Timing & Performance
Your first impression of the F700 must be its speed and responsiveness, the camera powers on and off very quickly with one of the fastest extending lenses I have ever seen. Auto focus was also very fast, in good light taking just half a second at either wide angle or telephoto. Off to shot taken and shot to shot times were both extremely good, much better than we would expect, the only disappointment may be the 0.2 second shutter release lag when using the LCD monitor (due to the delay introduced by the monitor's live view). One action which is simply too slow is playback magnification which takes an eternal 6 seconds to reach full magnification. Otherwise this is one of the fastest consumer cameras you can buy!
All times calculated as an average of three operations. Unless otherwise stated all timings were made on a 6mp (2832 x 2128) JPEG image (approx. 1,500 KB per image). The media used for all the tests on this page was a 128 MB Fujifilm xD-Picture Card.
|Power: Off to Record||Lens extension||1.8|
|Power: Off to Play||Image displayed||1.3|
|Power: Record to Off||Lens extended||1.8|
|Power: Play to Off||Lens already retracted||1.0|
|Mode: Record to Play||Image displayed||1.1|
|Mode: Play to Record||Lens already extended||2.2|
|Play: Magnify||To 18x magnification||6.1|
|Play: Thumbnail view||3x3 index, 9 images||0.5|
|Zoom from Wide to Tele||Full zoom from 35 to 105 mm (3 x)||1.4|
|Half-press Lag (0->S1)||Wide angle (Multi/Center AF Area)||0.5 - 0.8|
|Half-press Lag (0->S1)||Telephoto (Multi/Center AF Area)||0.5 - 1.0|
|Half to Full-press Lag (S1->S2)||Wide angle (Viewfinder)||0.1|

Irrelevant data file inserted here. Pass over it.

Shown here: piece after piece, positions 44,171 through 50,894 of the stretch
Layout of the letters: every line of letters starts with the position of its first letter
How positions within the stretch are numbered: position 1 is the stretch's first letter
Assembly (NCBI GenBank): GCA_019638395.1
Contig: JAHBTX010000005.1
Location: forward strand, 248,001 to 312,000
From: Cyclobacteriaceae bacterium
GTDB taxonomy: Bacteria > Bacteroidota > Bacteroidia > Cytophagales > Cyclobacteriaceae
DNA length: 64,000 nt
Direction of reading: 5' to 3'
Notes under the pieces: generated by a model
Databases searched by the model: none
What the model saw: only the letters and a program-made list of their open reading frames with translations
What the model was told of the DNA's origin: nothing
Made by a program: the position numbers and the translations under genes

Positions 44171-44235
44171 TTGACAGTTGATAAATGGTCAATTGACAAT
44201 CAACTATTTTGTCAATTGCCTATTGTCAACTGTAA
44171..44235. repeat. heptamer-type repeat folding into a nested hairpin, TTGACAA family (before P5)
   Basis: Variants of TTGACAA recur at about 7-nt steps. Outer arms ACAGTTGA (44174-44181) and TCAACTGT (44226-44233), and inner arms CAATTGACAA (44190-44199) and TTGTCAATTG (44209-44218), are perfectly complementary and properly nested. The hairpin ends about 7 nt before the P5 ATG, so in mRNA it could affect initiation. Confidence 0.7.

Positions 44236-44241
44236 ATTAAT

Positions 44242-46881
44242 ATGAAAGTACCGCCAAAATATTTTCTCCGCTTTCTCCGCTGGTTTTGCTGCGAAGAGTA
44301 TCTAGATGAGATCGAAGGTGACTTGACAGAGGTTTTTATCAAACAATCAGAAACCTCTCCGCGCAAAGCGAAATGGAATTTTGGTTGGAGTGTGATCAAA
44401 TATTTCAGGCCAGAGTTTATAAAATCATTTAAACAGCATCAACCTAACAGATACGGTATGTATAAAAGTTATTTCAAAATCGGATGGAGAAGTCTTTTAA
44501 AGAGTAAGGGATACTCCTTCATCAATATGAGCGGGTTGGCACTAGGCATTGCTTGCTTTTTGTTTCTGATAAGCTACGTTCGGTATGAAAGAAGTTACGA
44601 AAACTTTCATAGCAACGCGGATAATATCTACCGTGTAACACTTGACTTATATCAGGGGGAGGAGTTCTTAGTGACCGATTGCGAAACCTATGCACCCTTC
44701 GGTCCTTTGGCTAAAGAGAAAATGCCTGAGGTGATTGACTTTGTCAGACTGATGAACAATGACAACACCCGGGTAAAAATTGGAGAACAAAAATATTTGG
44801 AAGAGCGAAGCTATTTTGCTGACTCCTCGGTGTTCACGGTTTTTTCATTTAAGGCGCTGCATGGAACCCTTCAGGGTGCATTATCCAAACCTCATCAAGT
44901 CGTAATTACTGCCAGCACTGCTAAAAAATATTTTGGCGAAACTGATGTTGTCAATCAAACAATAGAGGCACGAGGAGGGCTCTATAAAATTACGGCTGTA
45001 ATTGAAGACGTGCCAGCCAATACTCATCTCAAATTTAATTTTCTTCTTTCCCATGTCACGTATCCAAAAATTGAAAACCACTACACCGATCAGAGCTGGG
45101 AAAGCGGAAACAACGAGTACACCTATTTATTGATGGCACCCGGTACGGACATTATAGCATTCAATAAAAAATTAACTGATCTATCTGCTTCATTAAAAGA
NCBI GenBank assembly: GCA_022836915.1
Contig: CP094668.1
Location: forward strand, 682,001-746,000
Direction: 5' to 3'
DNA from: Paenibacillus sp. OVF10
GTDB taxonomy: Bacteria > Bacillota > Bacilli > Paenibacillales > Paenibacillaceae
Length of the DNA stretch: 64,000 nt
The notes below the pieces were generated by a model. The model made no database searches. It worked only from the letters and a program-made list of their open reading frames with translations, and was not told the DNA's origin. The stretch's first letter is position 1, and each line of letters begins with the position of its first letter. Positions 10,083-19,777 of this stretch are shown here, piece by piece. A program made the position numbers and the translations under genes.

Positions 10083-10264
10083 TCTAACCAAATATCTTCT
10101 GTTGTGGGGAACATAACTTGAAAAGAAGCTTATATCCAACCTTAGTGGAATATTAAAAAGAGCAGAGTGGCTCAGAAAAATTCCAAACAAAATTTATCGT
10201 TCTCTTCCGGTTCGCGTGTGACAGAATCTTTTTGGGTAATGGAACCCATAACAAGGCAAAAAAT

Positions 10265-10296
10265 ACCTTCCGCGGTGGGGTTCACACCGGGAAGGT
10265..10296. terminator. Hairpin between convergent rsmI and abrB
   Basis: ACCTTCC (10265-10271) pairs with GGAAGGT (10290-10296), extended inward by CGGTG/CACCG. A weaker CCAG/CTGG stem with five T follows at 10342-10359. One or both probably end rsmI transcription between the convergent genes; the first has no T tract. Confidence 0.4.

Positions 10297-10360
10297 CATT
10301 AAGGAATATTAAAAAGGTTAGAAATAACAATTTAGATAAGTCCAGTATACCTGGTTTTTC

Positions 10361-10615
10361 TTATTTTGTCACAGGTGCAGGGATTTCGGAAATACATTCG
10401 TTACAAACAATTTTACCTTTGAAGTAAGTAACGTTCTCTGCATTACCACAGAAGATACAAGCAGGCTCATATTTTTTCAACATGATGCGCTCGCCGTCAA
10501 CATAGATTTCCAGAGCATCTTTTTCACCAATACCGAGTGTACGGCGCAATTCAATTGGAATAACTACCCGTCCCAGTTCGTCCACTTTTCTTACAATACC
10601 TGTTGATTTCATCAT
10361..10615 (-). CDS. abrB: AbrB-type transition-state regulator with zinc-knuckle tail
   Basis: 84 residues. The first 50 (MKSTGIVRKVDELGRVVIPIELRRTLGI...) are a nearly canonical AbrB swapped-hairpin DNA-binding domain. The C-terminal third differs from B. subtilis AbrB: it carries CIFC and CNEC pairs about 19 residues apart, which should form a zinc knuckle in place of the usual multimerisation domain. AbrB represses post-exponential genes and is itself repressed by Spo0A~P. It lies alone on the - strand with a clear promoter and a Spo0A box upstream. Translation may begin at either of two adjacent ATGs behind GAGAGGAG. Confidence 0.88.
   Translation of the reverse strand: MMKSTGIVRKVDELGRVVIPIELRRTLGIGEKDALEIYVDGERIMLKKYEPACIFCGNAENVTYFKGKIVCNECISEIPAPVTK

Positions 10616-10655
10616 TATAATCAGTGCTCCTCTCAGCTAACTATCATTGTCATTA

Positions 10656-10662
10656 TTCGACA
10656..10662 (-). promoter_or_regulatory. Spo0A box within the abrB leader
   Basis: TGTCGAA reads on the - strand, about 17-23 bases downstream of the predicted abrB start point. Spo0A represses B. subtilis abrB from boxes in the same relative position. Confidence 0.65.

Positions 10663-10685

|Half to Full-press Lag (S1->S2)||Wide angle (LCD Monitor)||0.2|
|Full-press Lag (0->S2)||Wide angle||0.6|
|Off to Shot Taken||Wide angle||2.3|
|Shot to Shot||Wide angle||1.1|
Lag Timing Definitions
|Half-press Lag (0->S1)
Many digital camera users prime the AF and AE systems on their camera by half-pressing the shutter release. This is the amount of time between a half-press of the shutter release and the camera indicating an auto focus & auto exposure lock on the LCD monitor / viewfinder (ready to shoot).
|Half to Full-press Lag (S1->S2)
The amount of time it takes from a full depression of the shutter release button (assuming you have already primed the camera with a half-press) to the image being taken.
(Take shot, AF/AE primed)
|Full-press Lag (0->S2)
The amount of time it takes from a full depression of the shutter release button (without performing a half-press of the shutter release beforehand) to the image being taken. This is more representative of the use of the camera in a spur of the moment 'point and shoot' situation.
(Take shot, AF/AE not primed)
The table below shows the results of our continuous shooting test, indicating the actual frame rate along with maximum number of frames and how long you would have to wait after taking the maximum number of frames before you could take another shot.
|Continuous Type||Frames per sec||Max no. of frames *1||
Time to store
|Top-5 (6M / 3M / 2M)||4.2 fps||5||2.6 sec|
|Last-5 (6M / 3M / 2M)||4.2 fps||5||2.6 sec|
|Long Period (1280 x 960)||1.8 fps||40||0.8 sec|
|*1||In a single "burst" (finger held down on shutter release)|
|*2||The F700 won't let you take the next burst of shots until the currently buffered burst has been written to the xD card. This timing is from the display showing 'Storing' to the live view returning.|